Widespread efforts have been made to eliminate or at least reduce poaching in many parts of the world—in Florida where illegal alligator trade is rife, in South America where the vicu√±a is the victim, throughout the far-flung ranges of the big cats—but most efforts have failed. For every poacher who is caught and put out of business, there are 10 more ready to take over his trade.
The fact that leopard coats currently sell for as high as $20,000 has been no deterrent for the ladies. For the poacher it is a major incentive. And for the leopard it means oblivion. The effect is circular: the scarcer the skin, the greater the demand; the greater the demand, the higher the price; the higher the price, the heavier the poaching activity; the heavier the poaching activity, the scarcer the skin.
"One solution," says Jacques Kaplan, "is to put every woman in spots." This is not by any means an about-face by Kaplan, whose stand on the side of the big cats drew some 20,000 letters of praise from the public and some multi-barreled blasts from other furriers. ("To put it mildly," says one Kaplan employee, "the other furriers sort of like hated our guts!") Rather, Kaplan has been hard at work developing new furs from domestically bred or plentiful animals which can be dyed and stenciled to duplicate the look and feel of cat fur.
Unlike Kaplan's informal showing of fun furs at the San Antonio conference—which featured such unendangered but spotless exotica as ermine, mink, golden Ethiopian monkey, gray African kid and Mongolian lamb—his next major showing, in September, will be entirely of spotted furs, not one of which is wild. According to Kaplan, his new pseudo-spots are so realistic they would fool even a leopard. At $800 to $1,000, their price tags are as realistically cool as the cats.
Kaplan's idea is one way to take pressure off wild cats. Another is action at government level. Most of the countries, including our own, that produce or trade in cat skins have been notoriously negligent about import-export regulations. In most cases it has been easier to look the other way than to take on a powerful and articulate fur lobby. But, first at Monaco and again at San Antonio, Game Conservation International, the nucleus of both conferences, has demonstrated that it, too, has a voice.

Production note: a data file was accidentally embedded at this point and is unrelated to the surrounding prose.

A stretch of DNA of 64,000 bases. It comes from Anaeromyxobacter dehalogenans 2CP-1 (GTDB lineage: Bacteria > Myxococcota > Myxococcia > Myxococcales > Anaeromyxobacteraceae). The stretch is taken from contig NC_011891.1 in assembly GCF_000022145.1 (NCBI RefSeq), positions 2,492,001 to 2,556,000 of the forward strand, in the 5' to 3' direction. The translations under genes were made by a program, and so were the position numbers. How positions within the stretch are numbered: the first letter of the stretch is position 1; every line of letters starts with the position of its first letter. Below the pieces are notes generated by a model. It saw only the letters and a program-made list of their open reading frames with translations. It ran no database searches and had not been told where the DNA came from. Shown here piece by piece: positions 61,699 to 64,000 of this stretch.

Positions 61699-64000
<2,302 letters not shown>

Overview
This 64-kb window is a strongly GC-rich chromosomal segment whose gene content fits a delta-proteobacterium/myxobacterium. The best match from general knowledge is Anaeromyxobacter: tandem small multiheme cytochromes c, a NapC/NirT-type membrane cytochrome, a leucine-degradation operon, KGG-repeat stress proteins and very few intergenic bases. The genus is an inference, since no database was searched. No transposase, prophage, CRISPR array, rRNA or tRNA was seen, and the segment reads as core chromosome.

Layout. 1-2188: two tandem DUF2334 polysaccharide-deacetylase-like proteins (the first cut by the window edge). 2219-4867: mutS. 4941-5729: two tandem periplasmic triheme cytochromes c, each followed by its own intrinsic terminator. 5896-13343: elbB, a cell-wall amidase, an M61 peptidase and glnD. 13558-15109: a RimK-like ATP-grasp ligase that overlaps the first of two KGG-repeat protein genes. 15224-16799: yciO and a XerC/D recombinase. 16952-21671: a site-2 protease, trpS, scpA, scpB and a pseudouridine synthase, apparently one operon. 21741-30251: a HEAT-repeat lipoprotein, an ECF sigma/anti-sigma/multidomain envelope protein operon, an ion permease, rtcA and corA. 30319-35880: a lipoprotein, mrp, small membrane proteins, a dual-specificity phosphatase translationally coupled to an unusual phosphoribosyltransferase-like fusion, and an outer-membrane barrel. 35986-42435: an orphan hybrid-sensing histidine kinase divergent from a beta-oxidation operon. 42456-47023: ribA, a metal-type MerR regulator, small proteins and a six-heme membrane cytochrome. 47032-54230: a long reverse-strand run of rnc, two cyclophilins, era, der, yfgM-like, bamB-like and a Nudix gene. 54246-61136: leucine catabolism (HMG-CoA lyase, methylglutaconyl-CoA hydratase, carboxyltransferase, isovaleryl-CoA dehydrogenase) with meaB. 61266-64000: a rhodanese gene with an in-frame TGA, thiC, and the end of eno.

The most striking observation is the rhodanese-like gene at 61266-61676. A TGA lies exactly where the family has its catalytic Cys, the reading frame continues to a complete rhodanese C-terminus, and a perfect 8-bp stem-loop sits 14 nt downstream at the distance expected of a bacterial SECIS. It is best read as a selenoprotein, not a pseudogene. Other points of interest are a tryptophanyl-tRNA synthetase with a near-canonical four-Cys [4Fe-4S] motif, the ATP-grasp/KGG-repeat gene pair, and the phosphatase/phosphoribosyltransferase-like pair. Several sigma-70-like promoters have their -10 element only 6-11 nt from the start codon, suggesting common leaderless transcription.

It was heard early this year, in the form of a cable to the heads of governments all over the world, outlining a six-point program to fight poaching of the big cats. Basically the program urges that: 1) the feline-skin trade in each supplying country be funneled through a single channel in that country; 2) profits from that channel be returned directly to wildlife management authorities of the countries; 3) individual furriers in all countries declare and mark their entire stocks of cat skins and products within a prescribed amnesty period; 4) cat-producing countries stop the import of feline skins and products into their countries, thus making the import and re-export of illegal skins impossible; 5) an advertising campaign be undertaken throughout the world aimed at discouraging the manufacture of articles made of cat skins and products; and 6) every hunter, and especially every hunter's wife, begin a personal campaign to stop the practice of using feline skins and products for decorations and clothing.
Similar proposals recommending trade bans on other endangered animals were sent to the governments of Argentina, Chile, Bolivia, Peru, Portugal, Belgium, France, China, the Soviet Union and the Tadzhik Soviet Socialist Republic. Exactly how closely even the most cooperative governments will listen to the recommendations of the council remains to be seen. But there was no question in the minds of the delegates as to the potential of the voice that was heard at the Texas meeting. What began only three years ago as the soft-spoken dream of a Texan named Harry Tennison and grew less than a year later into Game Conservation International—better known as Game Coin—drew some 900 delegates from 53 countries to San, Antonio and gave every indication of fast becoming a most vital and vibrant champion of the world's wildlife. Clearly it had already challenged the ladies in its midst and won. And if the ladies will listen, can the governments be far behind?